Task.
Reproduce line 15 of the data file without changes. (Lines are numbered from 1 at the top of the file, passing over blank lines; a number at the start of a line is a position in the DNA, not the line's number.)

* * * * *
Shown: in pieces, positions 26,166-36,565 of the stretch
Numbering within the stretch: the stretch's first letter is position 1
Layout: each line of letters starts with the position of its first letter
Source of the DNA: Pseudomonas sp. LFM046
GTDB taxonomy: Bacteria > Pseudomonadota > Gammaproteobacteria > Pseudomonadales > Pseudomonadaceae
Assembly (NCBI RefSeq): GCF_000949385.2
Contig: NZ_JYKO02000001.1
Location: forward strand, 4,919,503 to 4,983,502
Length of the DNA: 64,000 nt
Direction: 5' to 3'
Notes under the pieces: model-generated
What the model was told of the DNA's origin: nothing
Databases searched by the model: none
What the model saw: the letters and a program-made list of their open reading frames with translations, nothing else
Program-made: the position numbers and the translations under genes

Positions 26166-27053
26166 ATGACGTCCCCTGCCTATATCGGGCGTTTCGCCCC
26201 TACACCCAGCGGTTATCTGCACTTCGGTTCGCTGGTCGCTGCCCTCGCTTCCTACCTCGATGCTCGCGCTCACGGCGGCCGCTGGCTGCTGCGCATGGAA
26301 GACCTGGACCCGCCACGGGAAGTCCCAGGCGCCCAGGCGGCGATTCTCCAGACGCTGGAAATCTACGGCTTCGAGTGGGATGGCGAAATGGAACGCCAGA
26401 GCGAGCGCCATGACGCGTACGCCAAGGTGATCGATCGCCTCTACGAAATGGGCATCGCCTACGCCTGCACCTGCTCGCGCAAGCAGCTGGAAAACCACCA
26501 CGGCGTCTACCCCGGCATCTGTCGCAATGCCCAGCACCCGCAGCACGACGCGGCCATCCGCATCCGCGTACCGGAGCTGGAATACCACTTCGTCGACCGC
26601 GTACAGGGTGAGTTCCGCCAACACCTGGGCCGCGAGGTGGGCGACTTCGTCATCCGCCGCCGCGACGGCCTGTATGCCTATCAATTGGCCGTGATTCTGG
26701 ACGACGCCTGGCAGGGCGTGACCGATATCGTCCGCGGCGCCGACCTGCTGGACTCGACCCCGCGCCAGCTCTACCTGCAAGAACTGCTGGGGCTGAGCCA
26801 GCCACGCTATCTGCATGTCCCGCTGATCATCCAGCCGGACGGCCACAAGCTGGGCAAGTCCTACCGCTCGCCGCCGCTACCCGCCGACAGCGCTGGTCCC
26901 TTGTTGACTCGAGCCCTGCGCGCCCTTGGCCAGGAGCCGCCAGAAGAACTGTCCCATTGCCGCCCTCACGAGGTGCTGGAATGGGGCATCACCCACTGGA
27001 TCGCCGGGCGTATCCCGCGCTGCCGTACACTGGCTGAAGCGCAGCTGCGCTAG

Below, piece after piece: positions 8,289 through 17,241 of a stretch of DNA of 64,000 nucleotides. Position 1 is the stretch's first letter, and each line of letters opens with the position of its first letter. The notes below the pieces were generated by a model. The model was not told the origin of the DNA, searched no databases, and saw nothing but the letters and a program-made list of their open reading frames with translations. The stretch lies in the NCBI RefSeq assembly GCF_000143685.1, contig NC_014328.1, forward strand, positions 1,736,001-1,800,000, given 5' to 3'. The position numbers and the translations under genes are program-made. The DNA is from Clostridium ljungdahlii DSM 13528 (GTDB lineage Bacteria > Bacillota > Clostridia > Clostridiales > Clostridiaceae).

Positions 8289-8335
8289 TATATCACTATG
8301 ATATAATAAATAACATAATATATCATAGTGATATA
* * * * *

Program-made: the position numbers and the translations under genes